Marcel won the categories of both single seaters and touring cars, and eventually the Marlboro Challange. The prize was a season in Dutch Formula Ford 1600 with the Van Amersfoort team. That year, Albers debuted with a second place and won his second race. Three more victories meant he clinched the title with one race to space, in his rookie season. Marcel stopped his studies, and Jacques approved. He was now fully behind Marcel’s ambition.
Marcel had grown to a tall young lad who was funny and witty once you got to know him. A guy who you could live next door to. That was until he put his helmet on. Once behind the wheel, Marcel seemed so in tune with the world, as tough and relentless and quick as anyone, oozed with complete happiness of sitting where he was sitting.
Several team managers across Europe took note of the stellar performance of Albers, and in the winter of 1990, Albers tested for two British Formula 3 teams; those of Eddie Jordan and Alan Docking. Especially Docking felt that Albers needed more experience than his single season in Dutch FF1600, and Albers took the advice. In 1990, he raced a full season in the German Formula Opel Lotus series, en route to sixth place, only five points behind David Coulthard. Rubens Barrichello won the title.
Alan Docking had seen enough and signed Albers for the 1991 season. British F3 was one of the most prestigious and competitive stepping stone classes to Formula 1, and the 1991 grid was one of the strongest in its history, with Rubens Barrichello, David Coulthard, Gil de Ferran, Pedro Diniz, Rickard Rydell and Jordi Gené all present.
Albers arrived in fashion, and in his first ‘slicks and wings’ car race, he finished a neat third place. Five more podium finishes followed that season, as he finished fifth in the seasons standing. Barrichello was crowned champion after a close battle with Coulthard.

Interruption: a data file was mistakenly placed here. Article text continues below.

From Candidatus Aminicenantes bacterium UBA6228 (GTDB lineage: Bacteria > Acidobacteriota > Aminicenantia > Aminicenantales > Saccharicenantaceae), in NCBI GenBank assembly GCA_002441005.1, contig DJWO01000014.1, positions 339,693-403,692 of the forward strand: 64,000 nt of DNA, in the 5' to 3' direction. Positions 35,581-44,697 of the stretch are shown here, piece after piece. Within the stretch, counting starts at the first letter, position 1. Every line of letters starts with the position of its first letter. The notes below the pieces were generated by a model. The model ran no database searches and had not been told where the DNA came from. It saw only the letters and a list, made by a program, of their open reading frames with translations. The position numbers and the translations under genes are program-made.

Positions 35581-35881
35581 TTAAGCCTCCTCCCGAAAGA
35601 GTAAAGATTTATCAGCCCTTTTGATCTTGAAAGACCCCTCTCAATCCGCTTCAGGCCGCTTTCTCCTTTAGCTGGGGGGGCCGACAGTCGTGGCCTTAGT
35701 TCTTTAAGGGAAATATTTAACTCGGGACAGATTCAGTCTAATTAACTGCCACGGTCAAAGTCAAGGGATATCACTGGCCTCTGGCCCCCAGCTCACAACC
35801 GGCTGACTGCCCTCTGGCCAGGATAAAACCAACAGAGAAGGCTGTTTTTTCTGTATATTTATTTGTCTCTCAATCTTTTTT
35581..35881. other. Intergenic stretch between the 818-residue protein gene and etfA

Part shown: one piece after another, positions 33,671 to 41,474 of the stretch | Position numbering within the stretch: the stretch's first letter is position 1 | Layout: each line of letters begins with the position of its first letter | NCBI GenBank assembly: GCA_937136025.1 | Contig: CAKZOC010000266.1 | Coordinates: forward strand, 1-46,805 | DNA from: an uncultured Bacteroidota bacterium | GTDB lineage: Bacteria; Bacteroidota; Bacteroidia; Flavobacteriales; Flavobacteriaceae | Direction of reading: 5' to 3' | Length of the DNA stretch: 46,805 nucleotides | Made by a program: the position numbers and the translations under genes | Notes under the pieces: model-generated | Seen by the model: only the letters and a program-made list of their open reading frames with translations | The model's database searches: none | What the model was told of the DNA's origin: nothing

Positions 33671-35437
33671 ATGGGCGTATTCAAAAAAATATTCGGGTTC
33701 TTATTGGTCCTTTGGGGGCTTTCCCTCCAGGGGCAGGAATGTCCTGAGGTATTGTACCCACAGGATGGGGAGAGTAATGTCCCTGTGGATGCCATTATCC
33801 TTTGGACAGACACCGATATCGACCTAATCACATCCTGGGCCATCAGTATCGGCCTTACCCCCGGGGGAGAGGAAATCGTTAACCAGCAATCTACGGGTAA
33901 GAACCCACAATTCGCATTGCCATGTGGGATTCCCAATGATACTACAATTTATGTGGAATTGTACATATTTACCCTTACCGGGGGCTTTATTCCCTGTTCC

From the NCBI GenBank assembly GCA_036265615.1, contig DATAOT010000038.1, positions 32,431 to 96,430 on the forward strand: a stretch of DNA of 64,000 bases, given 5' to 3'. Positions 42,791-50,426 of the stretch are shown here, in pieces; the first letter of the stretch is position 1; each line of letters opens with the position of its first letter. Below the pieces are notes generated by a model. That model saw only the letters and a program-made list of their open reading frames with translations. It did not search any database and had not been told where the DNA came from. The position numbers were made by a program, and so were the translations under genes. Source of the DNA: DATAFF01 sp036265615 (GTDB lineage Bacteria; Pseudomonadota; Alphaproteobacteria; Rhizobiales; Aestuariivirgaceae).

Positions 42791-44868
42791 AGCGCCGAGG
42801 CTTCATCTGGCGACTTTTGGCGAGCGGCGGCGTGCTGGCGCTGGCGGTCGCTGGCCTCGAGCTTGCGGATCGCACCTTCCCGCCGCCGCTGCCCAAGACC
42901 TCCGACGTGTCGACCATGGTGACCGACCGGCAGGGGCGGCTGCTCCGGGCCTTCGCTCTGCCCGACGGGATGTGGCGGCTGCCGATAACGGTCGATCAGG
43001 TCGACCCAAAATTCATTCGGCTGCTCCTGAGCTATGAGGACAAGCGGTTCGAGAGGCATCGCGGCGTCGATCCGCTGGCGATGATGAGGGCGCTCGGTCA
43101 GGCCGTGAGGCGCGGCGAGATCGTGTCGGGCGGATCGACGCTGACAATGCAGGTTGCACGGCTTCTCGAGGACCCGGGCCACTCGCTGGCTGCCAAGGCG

In 1992, Barrichello, Coulthard and Gené moved on to Formula 3000, so it looked as if the season would become a duel between De Ferran and Albers. De Ferran drove for Paul Stewart Racing, who competed with a Reynard chassis, which seemed to have the edge on the Ralt’s chassis that Alan Docking Racing used. Over the winter, Albers tested tirelessly with Ralt’s designer Andrew Thorby to improve the design’s speed, the team impressed with Albers’ willingness to learn and improve the car to its finest detail.
At Donington, the opening round of the 1992 season, Albers justified his role as a championship favourite as he took pole and went on to take the victory. Jacques was there to celebrate with Marcel’s first win, as Thorby was moved to tears by their work paying off. Then came the second race, at Silverstone, and after setting the fastest lap and challenging for the lead, a mechanical failure struck Albers’ Ralt. De Ferran won, as Albers retired.